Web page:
“Most parents are positive about the game, traditionally, parents in Delhi have talked their children out of careers in football because there was no career path. Delhi does not even have an I-League team. But as the ISL has a team known as Delhi Dynamos, things seem to be slowly changing and the parents are encouraging their kids to take up football,” said Negi. Meanwhile the trend of opting football as a career has been at the forefront of the efforts of FIFA and All India football federation, who are working together to promote football in the mainstream in India.
“No doubt corporate culture has emerged in Indian football and Delhi-NCR is not <g data-gr-id="154">a exception</g> of it, but we are not getting the potential footballers. The standard of the game has gone down drastically. The Santosh Trophy I-League has lost <g data-gr-id="153">its</g> significant. Local clubs and leagues are fighting for their survivals. Even in all leagues foreigners are getting exposure and money and our football has been going down. We need to take some concrete steps to revive grass root football,” said former Indian football team forward Bhupinder Thakur a member of SAF games gold medal winning team in 1993.
Meanwhile, there are several schools and academicians in Delhi NCR which have been promoting football. FCBEscola is the official football school of the top European Club, FC Barcelona is one such school. The school operates with an intensive programme that runs year round, in which the players train twice a week and play matches once every week. The FCBEscola is open for players from age 6-17.
Once a player is selected to the said school, he goes through a continuous development program under the watchful eyes of official coaches.
“We are having around 600 children in our facilities to develop the grass root talent here in <g data-gr-id="149">national</g> capital. Football as a game has a world reach and irrespective of country, culture, and region football is the most successful game of the globe. People are crazy about it, now time has changed in India too, parents supports their children to be a part of it,” said <g data-gr-id="148">Dhurva</g> Arora, manager of FCBEscola is the official football school of the top European club, FC Barcelona.
“The ISL has increased my enthusiasm as a parent; I see it as a very big platform. Tournaments like ISL are helping our kids get more active. They want to play more and more football. I would love him to make a career in football,” says Ashok Ghildiyal, who has taken time off from his busy schedule to watch his son practice.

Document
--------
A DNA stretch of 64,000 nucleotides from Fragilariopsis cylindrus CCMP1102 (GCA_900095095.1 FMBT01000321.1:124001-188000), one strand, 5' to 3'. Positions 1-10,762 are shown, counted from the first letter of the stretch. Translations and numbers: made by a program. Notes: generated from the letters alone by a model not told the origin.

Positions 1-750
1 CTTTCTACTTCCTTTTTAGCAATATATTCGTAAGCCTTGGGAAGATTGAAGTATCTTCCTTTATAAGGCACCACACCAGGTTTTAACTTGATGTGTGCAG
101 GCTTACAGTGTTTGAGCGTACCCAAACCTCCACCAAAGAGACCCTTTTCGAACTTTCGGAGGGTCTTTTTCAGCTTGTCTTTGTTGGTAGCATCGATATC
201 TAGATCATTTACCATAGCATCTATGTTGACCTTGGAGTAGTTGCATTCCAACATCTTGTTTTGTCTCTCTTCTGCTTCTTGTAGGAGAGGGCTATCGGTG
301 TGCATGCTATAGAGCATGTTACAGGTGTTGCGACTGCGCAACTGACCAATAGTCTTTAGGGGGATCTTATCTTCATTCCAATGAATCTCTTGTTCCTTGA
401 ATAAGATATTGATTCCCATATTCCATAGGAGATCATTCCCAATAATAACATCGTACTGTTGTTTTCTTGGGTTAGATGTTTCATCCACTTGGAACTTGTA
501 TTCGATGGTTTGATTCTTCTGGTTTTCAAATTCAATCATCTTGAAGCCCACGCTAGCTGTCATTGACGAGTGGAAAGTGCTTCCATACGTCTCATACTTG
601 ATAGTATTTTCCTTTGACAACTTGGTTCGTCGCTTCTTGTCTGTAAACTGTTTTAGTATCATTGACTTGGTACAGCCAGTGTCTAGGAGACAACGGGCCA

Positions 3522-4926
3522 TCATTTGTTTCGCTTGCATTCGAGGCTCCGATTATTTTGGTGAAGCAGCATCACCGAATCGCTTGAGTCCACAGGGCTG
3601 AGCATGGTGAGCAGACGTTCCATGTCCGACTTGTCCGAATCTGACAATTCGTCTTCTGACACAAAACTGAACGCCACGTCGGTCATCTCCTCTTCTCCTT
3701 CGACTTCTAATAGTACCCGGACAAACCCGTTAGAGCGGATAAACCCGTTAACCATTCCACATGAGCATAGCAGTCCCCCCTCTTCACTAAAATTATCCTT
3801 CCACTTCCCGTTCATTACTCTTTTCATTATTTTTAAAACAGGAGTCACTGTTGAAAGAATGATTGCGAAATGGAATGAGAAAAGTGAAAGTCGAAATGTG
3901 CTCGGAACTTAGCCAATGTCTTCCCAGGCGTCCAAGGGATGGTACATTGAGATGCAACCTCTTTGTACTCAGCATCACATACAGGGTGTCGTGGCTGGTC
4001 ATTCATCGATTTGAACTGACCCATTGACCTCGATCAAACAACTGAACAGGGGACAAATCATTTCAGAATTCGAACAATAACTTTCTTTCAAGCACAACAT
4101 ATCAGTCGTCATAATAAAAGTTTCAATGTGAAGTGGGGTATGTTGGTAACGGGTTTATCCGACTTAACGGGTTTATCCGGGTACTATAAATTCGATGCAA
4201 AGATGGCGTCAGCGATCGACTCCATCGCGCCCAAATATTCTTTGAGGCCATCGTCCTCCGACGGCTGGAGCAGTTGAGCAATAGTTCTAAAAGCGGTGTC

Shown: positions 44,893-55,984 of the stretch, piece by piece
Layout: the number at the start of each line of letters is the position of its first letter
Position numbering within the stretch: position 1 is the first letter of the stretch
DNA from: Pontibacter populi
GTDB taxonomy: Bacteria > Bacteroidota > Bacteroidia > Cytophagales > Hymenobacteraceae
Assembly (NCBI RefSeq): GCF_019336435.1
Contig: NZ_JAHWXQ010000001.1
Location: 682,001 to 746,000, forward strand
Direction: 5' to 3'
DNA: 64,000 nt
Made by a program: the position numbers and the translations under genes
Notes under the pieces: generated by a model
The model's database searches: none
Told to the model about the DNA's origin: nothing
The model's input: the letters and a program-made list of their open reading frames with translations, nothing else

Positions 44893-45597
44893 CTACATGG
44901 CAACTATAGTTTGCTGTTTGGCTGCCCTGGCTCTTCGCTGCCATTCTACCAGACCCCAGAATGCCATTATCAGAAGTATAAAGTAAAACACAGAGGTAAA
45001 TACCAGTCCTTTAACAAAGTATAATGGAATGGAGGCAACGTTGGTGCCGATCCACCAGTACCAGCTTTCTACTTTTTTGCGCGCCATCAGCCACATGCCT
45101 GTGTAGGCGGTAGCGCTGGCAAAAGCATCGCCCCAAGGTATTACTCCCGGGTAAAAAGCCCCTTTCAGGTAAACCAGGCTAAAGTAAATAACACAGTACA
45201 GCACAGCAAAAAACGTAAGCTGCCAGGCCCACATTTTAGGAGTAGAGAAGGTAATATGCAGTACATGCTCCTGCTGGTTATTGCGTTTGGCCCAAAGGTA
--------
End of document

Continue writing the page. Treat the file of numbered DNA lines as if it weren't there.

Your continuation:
“India is a country with one of the youngest populations in the world. A vibrant sporting culture and enthusiasm for sports <g data-gr-id="238">is therefore</g> an obvious corollary to it. It is our endeavor to harness this strength by channelising the interest of the country’s youth towards football. We believe that Indian football too has the potential to make a mark on the global football map. However, at the core of this goal is the need to identify the right talent and nurture them well,” said <g data-gr-id="237">Dhurve</g>.
FIFA president Sepp Blatter once called India the ‘sleeping giant’ of football. With the world’s second largest population, many feel India is under-represented in the world’s most popular sport. For One Square Mile, Tim Samuels set out to see if India can ever learn to play and love the beautiful game.
Delhi has hosted prestigious tournaments such as the Durand Cup, Nehru Cup, South Asian Football Federation (SAFF) Championship, but has struggled to produce top quality players or a top football club. Currently, there are no clubs from Delhi in the I-league. But suddenly, the energy and verve for football can be seen on the playgrounds and maidans of Delhi. There is enthusiasm among the locals and the kids. We are lacking somewhere it seems that there is lack of information and dedication which has been restricted the scope of football in Delhi NCR.
“The entire process of football development is a long one and should be looked upon as one that will happen in the next 15 or 20 years. If the youth grow up playing alongside players who are regularly participating in major tournaments and also with facilities that will come up, we will have our own Maradona or Messi in the next 15 or 20 years. These youngsters have no facilities and guidance currently.
But if the transformation occurs, we may have our own crop of excellent youngsters who can bring glory to our country. Hope that junior world cup in Goa at 2017 will bring this change to our country football,” said Thakur.